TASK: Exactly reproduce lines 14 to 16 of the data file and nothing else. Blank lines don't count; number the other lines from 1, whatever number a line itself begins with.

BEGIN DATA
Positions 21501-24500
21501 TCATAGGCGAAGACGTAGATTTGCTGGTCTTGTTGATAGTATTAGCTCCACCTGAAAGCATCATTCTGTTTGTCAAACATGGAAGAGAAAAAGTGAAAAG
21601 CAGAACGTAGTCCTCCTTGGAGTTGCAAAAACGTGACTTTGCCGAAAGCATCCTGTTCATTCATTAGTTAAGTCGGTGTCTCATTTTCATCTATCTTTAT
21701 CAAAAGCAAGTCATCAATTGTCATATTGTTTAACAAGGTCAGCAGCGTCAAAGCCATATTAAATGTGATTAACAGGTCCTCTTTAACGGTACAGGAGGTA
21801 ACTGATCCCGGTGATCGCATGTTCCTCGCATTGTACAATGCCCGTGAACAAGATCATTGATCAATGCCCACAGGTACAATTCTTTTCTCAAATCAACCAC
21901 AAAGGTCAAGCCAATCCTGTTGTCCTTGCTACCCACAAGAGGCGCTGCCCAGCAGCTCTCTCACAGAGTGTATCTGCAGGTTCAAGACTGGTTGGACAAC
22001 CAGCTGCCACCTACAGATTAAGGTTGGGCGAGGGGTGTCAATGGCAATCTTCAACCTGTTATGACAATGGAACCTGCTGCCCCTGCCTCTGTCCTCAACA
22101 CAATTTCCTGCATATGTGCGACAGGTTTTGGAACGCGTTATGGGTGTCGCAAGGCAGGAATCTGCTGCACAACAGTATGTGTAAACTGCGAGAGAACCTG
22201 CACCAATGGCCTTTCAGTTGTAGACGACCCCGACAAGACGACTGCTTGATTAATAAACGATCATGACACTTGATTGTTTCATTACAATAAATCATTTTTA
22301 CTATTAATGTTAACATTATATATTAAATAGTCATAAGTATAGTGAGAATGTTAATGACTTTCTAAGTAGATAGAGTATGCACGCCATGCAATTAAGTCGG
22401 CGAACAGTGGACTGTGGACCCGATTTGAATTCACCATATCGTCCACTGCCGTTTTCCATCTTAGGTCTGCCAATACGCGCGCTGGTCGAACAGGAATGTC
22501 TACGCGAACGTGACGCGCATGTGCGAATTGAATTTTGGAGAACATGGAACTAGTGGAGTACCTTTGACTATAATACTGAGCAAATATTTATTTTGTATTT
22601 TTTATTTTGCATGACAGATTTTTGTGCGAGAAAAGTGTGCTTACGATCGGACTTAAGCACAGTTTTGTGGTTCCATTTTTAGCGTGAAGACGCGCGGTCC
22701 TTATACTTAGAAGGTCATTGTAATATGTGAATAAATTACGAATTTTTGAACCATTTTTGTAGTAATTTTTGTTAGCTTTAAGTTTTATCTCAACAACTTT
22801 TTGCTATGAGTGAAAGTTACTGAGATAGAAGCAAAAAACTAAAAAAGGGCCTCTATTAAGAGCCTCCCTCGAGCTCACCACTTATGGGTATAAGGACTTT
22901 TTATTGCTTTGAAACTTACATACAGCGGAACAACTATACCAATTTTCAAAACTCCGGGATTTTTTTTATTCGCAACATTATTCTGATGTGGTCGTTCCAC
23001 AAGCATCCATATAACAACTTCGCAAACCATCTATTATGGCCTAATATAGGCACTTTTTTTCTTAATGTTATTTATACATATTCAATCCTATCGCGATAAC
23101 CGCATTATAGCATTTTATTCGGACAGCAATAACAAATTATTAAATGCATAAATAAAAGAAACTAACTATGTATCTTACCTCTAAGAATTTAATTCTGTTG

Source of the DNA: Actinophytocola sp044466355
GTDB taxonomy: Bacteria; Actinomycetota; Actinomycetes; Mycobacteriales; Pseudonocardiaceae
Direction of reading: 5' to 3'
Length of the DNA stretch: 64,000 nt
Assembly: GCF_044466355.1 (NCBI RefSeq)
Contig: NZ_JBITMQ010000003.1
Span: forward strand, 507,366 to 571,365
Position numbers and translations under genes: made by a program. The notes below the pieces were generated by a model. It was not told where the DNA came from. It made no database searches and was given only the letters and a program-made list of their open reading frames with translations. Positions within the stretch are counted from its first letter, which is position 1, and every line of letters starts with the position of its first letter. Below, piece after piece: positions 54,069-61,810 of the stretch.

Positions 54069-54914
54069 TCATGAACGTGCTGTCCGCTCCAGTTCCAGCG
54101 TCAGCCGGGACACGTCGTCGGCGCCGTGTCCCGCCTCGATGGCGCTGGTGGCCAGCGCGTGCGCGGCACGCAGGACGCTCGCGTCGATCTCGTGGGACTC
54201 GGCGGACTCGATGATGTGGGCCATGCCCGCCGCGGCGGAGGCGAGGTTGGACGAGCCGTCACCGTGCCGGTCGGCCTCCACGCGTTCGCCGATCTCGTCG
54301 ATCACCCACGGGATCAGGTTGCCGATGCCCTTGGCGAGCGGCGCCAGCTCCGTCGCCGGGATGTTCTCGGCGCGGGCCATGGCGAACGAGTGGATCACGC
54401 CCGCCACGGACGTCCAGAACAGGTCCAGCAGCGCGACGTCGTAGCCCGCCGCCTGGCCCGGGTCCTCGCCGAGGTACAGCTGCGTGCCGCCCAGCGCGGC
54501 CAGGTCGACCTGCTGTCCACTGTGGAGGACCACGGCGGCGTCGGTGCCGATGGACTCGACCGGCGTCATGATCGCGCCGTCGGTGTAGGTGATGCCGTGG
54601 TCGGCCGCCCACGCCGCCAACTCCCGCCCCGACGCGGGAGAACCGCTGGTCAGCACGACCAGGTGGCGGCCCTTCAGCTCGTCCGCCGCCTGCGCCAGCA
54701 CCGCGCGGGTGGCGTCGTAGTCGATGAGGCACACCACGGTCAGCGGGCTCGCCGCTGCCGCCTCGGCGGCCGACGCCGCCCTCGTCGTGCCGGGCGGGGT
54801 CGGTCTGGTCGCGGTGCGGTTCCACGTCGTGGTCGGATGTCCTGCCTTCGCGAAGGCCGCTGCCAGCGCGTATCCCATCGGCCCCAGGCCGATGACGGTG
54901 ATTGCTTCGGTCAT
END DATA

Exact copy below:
22701 TTATACTTAGAAGGTCATTGTAATATGTGAATAAATTACGAATTTTTGAACCATTTTTGTAGTAATTTTTGTTAGCTTTAAGTTTTATCTCAACAACTTT
22801 TTGCTATGAGTGAAAGTTACTGAGATAGAAGCAAAAAACTAAAAAAGGGCCTCTATTAAGAGCCTCCCTCGAGCTCACCACTTATGGGTATAAGGACTTT
22901 TTATTGCTTTGAAACTTACATACAGCGGAACAACTATACCAATTTTCAAAACTCCGGGATTTTTTTTATTCGCAACATTATTCTGATGTGGTCGTTCCAC